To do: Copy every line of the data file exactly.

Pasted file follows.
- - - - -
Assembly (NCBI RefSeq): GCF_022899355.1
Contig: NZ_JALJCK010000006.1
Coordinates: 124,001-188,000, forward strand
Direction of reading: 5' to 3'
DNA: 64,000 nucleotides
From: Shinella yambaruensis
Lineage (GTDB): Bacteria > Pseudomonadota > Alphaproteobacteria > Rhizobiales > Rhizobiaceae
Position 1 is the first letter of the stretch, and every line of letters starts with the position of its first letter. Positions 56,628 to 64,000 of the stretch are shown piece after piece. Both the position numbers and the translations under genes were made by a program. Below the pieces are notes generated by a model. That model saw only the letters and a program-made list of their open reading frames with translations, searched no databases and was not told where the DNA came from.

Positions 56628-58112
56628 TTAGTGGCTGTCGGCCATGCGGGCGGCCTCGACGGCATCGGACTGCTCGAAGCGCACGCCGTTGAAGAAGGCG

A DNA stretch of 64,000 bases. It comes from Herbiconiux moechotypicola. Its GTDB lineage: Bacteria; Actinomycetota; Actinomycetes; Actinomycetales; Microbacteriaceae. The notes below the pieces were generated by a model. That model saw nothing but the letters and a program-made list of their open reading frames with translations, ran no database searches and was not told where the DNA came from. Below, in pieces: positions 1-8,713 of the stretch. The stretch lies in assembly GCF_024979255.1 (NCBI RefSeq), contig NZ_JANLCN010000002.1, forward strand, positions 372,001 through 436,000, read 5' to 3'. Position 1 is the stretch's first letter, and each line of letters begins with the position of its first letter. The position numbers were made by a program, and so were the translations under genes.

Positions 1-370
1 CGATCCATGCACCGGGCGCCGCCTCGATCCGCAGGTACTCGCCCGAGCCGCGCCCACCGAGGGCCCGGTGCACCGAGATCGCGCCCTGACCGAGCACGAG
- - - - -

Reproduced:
Assembly (NCBI RefSeq): GCF_022899355.1
Contig: NZ_JALJCK010000006.1
Coordinates: 124,001-188,000, forward strand
Direction of reading: 5' to 3'
DNA: 64,000 nucleotides
From: Shinella yambaruensis
Lineage (GTDB): Bacteria > Pseudomonadota > Alphaproteobacteria > Rhizobiales > Rhizobiaceae
Position 1 is the first letter of the stretch, and every line of letters starts with the position of its first letter. Positions 56,628 to 64,000 of the stretch are shown piece after piece. Both the position numbers and the translations under genes were made by a program. Below the pieces are notes generated by a model. That model saw only the letters and a program-made list of their open reading frames with translations, searched no databases and was not told where the DNA came from.

Positions 56628-58112
56628 TTAGTGGCTGTCGGCCATGCGGGCGGCCTCGACGGCATCGGACTGCTCGAAGCGCACGCCGTTGAAGAAGGCG

A DNA stretch of 64,000 bases. It comes from Herbiconiux moechotypicola. Its GTDB lineage: Bacteria; Actinomycetota; Actinomycetes; Actinomycetales; Microbacteriaceae. The notes below the pieces were generated by a model. That model saw nothing but the letters and a program-made list of their open reading frames with translations, ran no database searches and was not told where the DNA came from. Below, in pieces: positions 1-8,713 of the stretch. The stretch lies in assembly GCF_024979255.1 (NCBI RefSeq), contig NZ_JANLCN010000002.1, forward strand, positions 372,001 through 436,000, read 5' to 3'. Position 1 is the stretch's first letter, and each line of letters begins with the position of its first letter. The position numbers were made by a program, and so were the translations under genes.

Positions 1-370
1 CGATCCATGCACCGGGCGCCGCCTCGATCCGCAGGTACTCGCCCGAGCCGCGCCCACCGAGGGCCCGGTGCACCGAGATCGCGCCCTGACCGAGCACGAG